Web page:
December 20, 2013

This week finds us on the cusp of Winter Solstice – and I suspect many are ready for the light to start growing again, in all respects. We’ve got some lovely poetry this week, from Amy Lowell to Emerson to Whitman, as well as a double-dose of Tom Jones. 

The Taxi, by Amy Lowell

Read by Xe Sands

Xe writes…

So why this piece…

I wish I had a few words to spare for this, but my mind seems too quiet in the ways that matter to find them. Maybe you only have a finite number of them available at a given time, and once depleted, you have to wait until there is a build-up of letters and meaning before trying to adequately express yourself. It took a lot of words to make it through last week. There aren’t many left rattling around in my head.

So this poem, well…

Leaving my family last weekend – after spending a week grieving together, after being forced to acknowledge the loss constantly – was…well it was a relief. By putting distance between us, I put distance between KNOWING and FEELING an impossible loss. And I was so very tired of feeling. Like we get to pick the duration of such a thing…

But with that distance, there was a price to pay. As each mile passed on our way to the airport, as my father’s house grew more distant, so too did his presence – as Lowell writes,

“Streets coming fast,
One after the other,
Wedge you away from me,”

Indeed. And I don’t want to be disconnected from my father. And yet I cannot live in a constant state of loss. So therein lies the contradiction: distance is necessary, and yet distance is abhorrent.

 

The Snow-Storm, by Ralph Waldo Emerson

Read by Diane Havens

Diane writes…

Some truly beautiful early winter snowfalls here brought this poem by Ralph Waldo Emerson to mind. “The frolic architecture of the snow.”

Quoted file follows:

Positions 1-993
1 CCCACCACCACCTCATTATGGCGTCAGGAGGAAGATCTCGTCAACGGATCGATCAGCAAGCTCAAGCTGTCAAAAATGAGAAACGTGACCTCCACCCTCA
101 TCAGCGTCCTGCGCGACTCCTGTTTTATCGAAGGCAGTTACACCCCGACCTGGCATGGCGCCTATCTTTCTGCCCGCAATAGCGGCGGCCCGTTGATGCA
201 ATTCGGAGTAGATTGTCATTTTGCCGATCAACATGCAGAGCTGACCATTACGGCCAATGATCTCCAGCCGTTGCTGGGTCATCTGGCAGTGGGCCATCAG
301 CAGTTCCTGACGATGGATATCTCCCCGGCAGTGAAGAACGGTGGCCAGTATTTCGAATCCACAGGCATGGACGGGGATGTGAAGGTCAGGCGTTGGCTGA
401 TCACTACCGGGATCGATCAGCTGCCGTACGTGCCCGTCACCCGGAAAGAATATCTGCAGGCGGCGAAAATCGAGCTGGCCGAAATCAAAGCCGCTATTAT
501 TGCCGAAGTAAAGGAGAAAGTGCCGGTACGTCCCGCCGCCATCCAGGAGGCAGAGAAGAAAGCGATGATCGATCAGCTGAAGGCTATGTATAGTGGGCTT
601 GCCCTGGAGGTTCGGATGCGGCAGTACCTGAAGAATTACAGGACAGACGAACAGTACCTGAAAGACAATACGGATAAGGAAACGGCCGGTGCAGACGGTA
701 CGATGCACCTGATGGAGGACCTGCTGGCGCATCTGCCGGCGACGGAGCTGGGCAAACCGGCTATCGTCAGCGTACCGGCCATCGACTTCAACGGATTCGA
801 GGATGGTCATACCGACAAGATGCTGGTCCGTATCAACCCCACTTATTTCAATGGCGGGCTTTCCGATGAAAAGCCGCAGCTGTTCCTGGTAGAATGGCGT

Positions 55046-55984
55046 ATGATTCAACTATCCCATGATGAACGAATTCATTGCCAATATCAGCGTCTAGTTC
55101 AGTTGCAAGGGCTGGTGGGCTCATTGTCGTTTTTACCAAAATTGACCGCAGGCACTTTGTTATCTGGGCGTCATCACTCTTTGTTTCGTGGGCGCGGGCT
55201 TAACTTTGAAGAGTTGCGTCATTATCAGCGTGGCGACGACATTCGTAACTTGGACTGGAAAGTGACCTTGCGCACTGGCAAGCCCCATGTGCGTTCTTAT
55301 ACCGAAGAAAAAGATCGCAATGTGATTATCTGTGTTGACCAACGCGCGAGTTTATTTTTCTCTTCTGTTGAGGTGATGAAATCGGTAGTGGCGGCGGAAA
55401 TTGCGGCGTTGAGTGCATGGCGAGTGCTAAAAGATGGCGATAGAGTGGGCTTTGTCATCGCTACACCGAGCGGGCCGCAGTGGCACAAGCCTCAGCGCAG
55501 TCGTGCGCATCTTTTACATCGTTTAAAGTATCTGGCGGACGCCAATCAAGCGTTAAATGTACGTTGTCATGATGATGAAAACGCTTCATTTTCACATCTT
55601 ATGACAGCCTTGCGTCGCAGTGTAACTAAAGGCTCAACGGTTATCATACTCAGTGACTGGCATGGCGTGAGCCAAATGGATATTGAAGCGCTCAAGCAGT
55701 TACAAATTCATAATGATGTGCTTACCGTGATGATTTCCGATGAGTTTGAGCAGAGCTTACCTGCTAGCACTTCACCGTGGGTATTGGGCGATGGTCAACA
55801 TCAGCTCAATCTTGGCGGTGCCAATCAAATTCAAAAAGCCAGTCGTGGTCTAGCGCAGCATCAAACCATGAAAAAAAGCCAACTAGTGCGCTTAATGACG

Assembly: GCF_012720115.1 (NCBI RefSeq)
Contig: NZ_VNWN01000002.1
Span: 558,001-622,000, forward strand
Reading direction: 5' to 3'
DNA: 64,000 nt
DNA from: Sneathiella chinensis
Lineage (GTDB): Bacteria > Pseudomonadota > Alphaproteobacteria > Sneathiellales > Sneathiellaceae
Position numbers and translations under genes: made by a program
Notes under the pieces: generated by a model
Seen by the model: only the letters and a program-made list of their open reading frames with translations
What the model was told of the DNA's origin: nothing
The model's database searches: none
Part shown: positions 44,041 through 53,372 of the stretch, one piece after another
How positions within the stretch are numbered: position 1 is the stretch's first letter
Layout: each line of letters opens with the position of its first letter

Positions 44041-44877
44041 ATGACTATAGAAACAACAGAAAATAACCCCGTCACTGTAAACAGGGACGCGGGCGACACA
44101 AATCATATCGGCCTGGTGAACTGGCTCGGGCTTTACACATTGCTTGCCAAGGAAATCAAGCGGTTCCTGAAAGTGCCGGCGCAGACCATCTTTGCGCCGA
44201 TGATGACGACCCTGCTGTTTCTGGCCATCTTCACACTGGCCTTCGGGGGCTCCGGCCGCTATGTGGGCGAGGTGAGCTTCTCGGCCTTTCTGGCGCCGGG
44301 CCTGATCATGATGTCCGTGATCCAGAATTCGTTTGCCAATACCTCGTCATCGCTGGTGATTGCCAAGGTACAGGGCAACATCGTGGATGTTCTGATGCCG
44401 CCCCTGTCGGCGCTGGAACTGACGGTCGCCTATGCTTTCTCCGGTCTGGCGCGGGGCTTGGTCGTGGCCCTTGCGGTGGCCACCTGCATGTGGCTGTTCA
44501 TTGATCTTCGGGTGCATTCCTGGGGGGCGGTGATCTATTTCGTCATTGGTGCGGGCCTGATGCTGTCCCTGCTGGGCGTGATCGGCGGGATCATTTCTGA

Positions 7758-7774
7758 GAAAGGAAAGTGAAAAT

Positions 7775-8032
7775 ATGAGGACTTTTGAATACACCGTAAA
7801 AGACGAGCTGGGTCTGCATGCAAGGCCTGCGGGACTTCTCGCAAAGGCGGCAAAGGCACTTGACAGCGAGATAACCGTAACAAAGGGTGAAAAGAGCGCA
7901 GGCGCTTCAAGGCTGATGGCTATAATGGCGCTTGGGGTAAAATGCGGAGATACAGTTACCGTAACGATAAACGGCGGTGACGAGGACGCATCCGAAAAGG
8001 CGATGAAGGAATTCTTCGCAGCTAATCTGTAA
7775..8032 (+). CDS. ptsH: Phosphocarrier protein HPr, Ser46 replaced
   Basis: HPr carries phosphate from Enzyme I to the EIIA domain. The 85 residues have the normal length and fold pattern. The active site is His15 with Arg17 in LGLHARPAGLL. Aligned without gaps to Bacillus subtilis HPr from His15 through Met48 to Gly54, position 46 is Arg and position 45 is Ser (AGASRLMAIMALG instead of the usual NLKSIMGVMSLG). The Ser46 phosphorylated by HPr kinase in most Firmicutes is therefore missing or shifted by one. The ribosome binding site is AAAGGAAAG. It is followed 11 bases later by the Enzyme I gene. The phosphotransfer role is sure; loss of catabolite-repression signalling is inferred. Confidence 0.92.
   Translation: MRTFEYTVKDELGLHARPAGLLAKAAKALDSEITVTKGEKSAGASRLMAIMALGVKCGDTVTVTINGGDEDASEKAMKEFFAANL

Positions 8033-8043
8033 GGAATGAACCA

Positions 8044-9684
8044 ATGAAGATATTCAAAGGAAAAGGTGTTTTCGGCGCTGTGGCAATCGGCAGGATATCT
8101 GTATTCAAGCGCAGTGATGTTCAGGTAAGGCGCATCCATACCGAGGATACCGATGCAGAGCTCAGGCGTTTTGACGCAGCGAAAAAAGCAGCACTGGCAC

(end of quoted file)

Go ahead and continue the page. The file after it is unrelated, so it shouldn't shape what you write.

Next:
Assurances, by Walt Whitman

Read by Paul Birchard

 


 

Tom Jones, Book VII, Chapter 2, by Henry Fielding

Read by Mark Turetsky

Mark  writes…

Book 7 Chapter 2 of Tom Jones.

This is part of an ongoing project in which I will record and post one chapter per week of Henry Fielding’s Tom Jones over the course of four years.

This is a fairly short chapter, in which Tom received a letter from Blifil, informing him that Allworthy wants nothing more to do with him, and that the best thing he could do would be to leave. Tom, realizing that, since all of his contacts in the world came through Allworthy, there’s nobody else who might help him out. Tom makes the decision to go to sea.

Tom Jones, Book VII, Chapter 1, by Henry Fielding

Read by Mark Turetsky

Mark  writes…

 

Book 7 Chapter 1 of Tom Jones.

This is part of an ongoing project in which I will record and post one chapter per week of Henry Fielding’s Tom Jones over the course of four years.

It’s the start of another book, meaning we get another discursive chapter from Fielding. This time, Fielding discusses comparisons of the stage to real life, and points out the use of stage metaphor has grown commonplace. He uses as an example the phrase “behind the curtain” being used more often outside of the theater than in. I’m sure we could come up with even more examples, and, if we were to subscribe to the modern idea that our language has a profound effect on our neurological processes, and also take into account the modern study of Performance Theory, we might say Fielding was somewhat ahead of his time.

He dismisses Shakespeare’s profound “poor player” from Macbeth as being hackneyed, and tries to revive a work called “The Deity” which had already been forgotten nine years after its publication, when Fielding was writing. The Deity was written by Samuel Boyse, who seems to be largely forgotten. Go ahead, Google a few lines of his poem, and see that the first page of hits goes directly to Tom Jones, rather than Boyse. Probably not a fair test, but there it is.

Anyway, Fielding echoes one of Shakespeare’s other famous stage metaphors, in saying that, well, one man, in his time, plays many parts. He cites as an example, David Garrick (pictured here in the role of Richard III), the most celebrated actor of his time. In addition to playing the great parts, he’s also played fools. So too might Black George, in stealing Tom Jones’ 500 pounds play the knave. But he may at some point play a more heroic role in this story, as nobody is ever wholly hero or wholly villain. We certainly see this dichotomy with this book’s hero.

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